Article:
On the night of the 12th June, 2019, they moved out in their black Mercedes Benz C300 2010 model for an important cleaning job. The pay was worth the while. After two months out of action, they had been contacted by a client who represented the interest of a big gun at the Federal Capital. This big gun had an interest in the East Central state’s election, and wants it protected. It was five days to the final judgment of Supreme Court on the oil rich East Central state’s election. Even though the opposition candidate had established a clear lead and was coasting to a landslide victory, the election was declared inconclusive. The state resident electoral commissioner in his press briefing had cited the reported cases of violence. This single decision kept the citizens of the state on their toes. Lawyers in and around the state dusted up their law books and graced television programmes waxing eloquent as they explained the judicial implications of the decision. The political scientists and public affairs analyst were not left out as they also explained the political and socio-economic impact. Clergies of the leading religions sermonised about the need for peace and calmness, and also urged their faithfuls to pray for the will of God to prevail.

The Chief Justice of the federation constituted an electoral tribunal to review the decision and pass a final judgment. This tribunal which comprised of three of the nation’s finest judges was to be headed by the fearless and respected Justice Ini Ahmed. A fair judge and strong woman. Difficult to bend. In the legal circle she was known as “mama no non-sense.” With such an avowed stance for truth and justice, they opposition candidate was sure of victory. No need for greasing of the palm. But the incumbent governor had other plans.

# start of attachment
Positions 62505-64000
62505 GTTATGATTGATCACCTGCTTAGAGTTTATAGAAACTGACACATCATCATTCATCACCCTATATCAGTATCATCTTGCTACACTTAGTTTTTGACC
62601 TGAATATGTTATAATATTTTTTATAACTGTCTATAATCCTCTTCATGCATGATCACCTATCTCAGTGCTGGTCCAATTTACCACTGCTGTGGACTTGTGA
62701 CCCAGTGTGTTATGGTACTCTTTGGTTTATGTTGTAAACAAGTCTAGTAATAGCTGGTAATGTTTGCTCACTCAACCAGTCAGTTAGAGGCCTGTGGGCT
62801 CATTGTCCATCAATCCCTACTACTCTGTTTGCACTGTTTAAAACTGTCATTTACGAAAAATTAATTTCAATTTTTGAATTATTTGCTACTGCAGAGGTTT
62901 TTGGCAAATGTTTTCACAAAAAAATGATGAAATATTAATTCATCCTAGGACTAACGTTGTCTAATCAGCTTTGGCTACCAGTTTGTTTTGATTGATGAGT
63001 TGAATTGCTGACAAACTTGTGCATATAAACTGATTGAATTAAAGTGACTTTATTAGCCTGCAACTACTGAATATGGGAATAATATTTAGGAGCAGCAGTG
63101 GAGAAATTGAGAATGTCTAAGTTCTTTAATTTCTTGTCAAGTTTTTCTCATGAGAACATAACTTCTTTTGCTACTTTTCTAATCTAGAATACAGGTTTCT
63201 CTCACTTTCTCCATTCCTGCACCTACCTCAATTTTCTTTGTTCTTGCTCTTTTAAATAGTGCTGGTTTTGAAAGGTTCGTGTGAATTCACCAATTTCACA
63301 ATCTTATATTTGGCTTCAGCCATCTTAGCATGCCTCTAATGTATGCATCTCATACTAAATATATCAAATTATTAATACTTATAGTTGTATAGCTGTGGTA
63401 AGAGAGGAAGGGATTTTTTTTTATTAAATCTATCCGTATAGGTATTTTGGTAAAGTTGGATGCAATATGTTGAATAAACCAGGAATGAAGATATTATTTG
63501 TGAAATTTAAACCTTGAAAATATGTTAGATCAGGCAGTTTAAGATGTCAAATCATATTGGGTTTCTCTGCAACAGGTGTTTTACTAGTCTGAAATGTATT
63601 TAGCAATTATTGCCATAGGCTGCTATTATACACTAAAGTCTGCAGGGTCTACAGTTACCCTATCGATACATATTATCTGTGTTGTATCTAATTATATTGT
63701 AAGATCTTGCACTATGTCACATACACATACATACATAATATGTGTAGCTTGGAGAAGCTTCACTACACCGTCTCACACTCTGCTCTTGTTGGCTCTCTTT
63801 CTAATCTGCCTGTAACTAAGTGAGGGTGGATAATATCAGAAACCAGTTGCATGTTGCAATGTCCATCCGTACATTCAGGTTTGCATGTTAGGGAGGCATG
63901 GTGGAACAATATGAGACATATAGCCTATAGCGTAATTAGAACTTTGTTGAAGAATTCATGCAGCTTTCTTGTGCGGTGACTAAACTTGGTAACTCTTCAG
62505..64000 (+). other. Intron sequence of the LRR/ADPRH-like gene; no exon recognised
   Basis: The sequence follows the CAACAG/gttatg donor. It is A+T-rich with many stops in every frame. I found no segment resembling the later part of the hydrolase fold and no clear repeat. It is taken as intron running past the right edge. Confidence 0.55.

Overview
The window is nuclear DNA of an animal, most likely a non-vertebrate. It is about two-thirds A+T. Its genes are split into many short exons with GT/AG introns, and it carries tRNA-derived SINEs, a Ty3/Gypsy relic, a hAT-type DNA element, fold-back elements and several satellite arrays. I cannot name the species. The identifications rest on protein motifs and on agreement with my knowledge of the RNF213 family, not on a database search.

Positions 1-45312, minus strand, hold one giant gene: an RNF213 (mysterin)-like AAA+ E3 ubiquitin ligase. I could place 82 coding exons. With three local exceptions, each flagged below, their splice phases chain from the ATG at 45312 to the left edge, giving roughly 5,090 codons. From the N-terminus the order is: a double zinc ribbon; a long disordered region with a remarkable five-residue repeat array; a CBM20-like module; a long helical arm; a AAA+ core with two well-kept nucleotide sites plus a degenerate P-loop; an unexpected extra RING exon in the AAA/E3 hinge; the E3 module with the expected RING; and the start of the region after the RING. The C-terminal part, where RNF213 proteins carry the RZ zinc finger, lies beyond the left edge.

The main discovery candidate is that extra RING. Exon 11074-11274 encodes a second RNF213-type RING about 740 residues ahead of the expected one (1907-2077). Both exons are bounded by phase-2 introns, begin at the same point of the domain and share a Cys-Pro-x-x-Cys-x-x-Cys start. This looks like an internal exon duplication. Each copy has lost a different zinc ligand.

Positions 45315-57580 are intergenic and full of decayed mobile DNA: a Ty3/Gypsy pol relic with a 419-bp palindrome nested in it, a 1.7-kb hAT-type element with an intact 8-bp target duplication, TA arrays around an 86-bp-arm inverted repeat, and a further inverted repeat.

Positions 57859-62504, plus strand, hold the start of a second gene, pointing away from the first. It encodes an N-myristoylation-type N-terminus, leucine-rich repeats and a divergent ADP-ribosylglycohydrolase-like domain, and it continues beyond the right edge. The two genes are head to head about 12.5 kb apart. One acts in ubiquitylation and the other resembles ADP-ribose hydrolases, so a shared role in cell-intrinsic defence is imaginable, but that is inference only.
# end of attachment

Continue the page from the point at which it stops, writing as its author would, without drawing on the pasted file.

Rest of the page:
After about an hour of driving, at about 9:30pm, Nas told Ima to pulled up close to the sidewalk facing a cheap but ecofriendly bungalow in Golden Palm Estate, Aso Drive, Abuja Municipal. He looked up the road to get a clear picture of what they may face if this mission went awry. Even though the moon was just a crescent, it brighten up the street just as the street light did. The coast was clear. No security check points. He checked his body to see if all his “friends” were in place. He quickly briefed Ema on how the mission was to go. She will move on to the junction of the estate and wait for his signal.

Nas met Ema at the National Undercover Security Department (NUSD) training. At first, it was a normal camaraderie of trainees but they soon fell for each other against one of core principles of the rules of the organization which was the prohibition of love or sexual relationship amongst its staff especially field agents. They were having a good time on the job until the new government made the decision to retrench twenty-four field agents on the grounds that the organization had too many people from their home regions already. The new head of state was out to ensure the full implementation of the Federal character policy. It was tough particularly for Ima because she had hopes of making a good living and helping her parents out with the training of her five siblings. For Nas, at thirty-five, it was not hard to swallow. He had seen a lot already. So, they formed a two-man undercover cleaning team. He was the lead marksman he made the kills, and she was the bad ass driver who ensured their smooth and swift escapes.